Former Maryland Gov. Martin O’Malley, who has tried to seize the progressive mantle in his White House bid, wrote an op-ed he eight years ago where he argued that the center - not the left - should be the Democratic Party's focus.
The 2007 Washington Post op-ed he co-authored with former Congressman Harold Ford Jr., then the chairman of the centrist Democratic Leadership Council was entitled “Our Chance to Capture the Center.”
The two men wrote, “Some on the left would love to pretend that groups such as the Democratic Leadership Council, the party's leading centrist voice, aren't needed anymore. But for Democrats, taking the center for granted next year would be a greater mistake than ever before.”
The op-ed is a contrast with what O'Malley has been promoting in his presidential bid.
At his speech officially announcing his presidential candidacy last Saturday, O'Malley said, “Our economic and political system is upside down and backwards and it is time to turn it around."
In his eight years as Maryland governor, O’Malley racked a record with progressive achievements on gay marriage, gun control and immigration.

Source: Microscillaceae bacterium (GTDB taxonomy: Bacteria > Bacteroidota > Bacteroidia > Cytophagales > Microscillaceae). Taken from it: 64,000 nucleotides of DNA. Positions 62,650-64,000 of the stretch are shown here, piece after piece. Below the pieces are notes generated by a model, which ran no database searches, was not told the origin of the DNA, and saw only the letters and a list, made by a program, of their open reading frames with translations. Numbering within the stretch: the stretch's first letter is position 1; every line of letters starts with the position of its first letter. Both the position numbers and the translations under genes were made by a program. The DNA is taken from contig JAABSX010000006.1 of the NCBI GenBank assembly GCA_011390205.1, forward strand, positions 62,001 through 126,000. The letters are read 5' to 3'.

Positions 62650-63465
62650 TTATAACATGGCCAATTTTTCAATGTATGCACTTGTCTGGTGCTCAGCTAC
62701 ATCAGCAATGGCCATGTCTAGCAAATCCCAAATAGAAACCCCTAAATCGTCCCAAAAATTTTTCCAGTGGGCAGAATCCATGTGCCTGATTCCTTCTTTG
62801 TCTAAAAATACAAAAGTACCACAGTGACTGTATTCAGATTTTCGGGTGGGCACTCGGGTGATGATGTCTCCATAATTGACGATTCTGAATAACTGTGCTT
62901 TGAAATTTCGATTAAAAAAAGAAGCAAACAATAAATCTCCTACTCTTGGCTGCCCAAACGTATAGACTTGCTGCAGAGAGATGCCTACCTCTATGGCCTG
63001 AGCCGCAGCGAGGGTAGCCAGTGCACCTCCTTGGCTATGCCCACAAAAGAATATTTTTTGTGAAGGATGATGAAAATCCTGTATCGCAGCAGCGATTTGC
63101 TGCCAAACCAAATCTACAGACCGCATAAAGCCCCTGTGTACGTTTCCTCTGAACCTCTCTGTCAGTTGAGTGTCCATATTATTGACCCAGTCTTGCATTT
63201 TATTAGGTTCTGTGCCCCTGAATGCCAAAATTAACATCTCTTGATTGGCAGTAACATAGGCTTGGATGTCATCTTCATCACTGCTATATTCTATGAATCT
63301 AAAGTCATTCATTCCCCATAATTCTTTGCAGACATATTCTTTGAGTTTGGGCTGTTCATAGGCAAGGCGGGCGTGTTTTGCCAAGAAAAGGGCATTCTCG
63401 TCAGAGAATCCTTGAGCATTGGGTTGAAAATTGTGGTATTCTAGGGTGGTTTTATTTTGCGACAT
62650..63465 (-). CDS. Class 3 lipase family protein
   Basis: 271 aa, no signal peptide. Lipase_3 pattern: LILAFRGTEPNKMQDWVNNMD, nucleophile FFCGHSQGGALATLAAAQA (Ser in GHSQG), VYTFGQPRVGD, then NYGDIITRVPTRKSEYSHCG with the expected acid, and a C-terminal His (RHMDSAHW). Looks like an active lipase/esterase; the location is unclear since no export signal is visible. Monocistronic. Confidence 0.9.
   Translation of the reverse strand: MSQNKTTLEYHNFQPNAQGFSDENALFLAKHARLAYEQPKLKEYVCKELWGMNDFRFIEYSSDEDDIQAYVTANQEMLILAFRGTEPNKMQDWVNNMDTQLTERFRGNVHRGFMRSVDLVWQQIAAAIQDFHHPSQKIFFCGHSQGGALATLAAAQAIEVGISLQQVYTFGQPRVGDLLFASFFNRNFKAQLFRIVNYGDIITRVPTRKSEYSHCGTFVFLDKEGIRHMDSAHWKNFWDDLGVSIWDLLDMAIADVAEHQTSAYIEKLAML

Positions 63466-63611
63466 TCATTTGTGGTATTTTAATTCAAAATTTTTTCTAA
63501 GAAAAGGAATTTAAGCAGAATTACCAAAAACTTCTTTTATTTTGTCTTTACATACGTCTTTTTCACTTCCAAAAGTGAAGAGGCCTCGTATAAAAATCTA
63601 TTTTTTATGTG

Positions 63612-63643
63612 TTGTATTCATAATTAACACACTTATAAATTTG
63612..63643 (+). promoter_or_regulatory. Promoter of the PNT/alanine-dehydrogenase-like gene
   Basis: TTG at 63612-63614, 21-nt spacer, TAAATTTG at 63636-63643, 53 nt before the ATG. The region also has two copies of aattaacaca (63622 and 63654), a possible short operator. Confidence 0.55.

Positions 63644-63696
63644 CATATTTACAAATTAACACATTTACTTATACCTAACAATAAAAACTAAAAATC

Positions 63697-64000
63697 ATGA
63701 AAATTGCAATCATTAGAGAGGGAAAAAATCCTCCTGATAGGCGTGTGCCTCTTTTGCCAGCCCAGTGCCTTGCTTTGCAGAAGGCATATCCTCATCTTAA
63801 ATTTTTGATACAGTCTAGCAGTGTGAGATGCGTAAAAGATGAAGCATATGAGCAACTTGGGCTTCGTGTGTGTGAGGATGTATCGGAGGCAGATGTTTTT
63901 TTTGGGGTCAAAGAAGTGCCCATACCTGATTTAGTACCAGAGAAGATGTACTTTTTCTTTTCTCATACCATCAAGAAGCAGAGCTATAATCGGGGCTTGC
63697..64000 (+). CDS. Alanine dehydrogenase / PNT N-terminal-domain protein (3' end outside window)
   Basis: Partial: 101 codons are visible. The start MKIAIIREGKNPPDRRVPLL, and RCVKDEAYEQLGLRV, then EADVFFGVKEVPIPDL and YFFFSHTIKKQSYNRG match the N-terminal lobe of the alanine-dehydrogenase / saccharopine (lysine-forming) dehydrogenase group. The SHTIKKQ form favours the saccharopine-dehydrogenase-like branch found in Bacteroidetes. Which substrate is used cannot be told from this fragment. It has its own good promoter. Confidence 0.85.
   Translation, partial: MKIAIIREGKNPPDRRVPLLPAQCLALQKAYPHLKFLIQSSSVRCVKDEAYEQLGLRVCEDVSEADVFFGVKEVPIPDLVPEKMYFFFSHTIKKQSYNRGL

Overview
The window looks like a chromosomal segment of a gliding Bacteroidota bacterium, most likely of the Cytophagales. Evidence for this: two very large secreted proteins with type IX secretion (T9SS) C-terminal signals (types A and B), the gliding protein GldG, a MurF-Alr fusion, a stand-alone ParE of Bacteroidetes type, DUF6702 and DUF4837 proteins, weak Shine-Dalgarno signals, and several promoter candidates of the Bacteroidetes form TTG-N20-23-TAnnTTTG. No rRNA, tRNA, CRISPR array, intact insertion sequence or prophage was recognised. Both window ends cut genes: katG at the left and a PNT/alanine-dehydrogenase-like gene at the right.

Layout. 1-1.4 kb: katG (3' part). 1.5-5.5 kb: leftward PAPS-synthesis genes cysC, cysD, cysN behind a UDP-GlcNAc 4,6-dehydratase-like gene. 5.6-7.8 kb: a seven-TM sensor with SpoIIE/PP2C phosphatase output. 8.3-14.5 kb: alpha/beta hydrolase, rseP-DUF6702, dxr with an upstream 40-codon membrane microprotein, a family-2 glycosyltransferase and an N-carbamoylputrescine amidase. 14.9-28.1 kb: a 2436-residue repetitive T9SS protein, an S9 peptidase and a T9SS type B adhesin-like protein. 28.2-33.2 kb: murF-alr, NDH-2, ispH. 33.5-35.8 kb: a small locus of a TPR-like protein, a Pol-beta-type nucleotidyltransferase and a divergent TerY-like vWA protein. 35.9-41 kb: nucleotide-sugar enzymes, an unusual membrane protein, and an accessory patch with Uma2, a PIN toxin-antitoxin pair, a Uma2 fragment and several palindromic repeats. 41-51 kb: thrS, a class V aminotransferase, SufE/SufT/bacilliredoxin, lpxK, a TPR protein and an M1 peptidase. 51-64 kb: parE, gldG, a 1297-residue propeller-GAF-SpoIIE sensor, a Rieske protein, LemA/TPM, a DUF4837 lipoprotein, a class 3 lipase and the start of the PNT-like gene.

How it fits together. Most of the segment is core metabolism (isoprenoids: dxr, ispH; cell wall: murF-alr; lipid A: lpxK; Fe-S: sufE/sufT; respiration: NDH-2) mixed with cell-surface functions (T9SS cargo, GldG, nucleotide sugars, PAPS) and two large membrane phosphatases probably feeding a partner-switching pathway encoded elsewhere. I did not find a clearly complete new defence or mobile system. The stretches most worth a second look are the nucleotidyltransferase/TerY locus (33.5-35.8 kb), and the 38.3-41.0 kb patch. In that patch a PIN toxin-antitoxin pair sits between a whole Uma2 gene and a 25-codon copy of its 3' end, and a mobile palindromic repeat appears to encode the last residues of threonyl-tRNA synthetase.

But the context of that 2007 op-ed is striking: It came when Hillary Clinton (whom O’Malley had already endorsed) was facing Barack Obama and John Edwards from her left in the 2008 contest. What’s more, that entire message – Democrats must stick to the center to win the White House – was pretty much undercut by Obama’s successful presidential victories in 2008 and 2012.
O’Malley and Ford also wrote: “Contrast the collapse of a conservative president [George W. Bush] with the success of the last centrist president. Bill Clinton ran on an agenda of sensible ideas that brought America a decade of peace and prosperity. He was the only Democrat to be elected and reelected president in the past seven decades, and he left office more popular than almost any other president in recent memory.”
Reached for comment about this 2007 op-ed, the O'Malley campaign cited a 2002 Baltimore Sun article with O'Malley calling himself a "progressive liberal." The article, however, also recounts O'Malley's appearance at a Democratic Leadership Council event.
"O'Malley said he was recruited to join the DLC soon after he was elected mayor three years ago. He said that although he enjoys debating strategy with the organization, he doesn't subscribe to all the positions of its leadership," the Sun article says. "He said he made clear his differences in discussions that included leaders such as Sens. Joseph I. Lieberman of Connecticut and Evan Bayh of Indiana and focused on what the council calls the 'battle over the soul of the Democratic Party.'"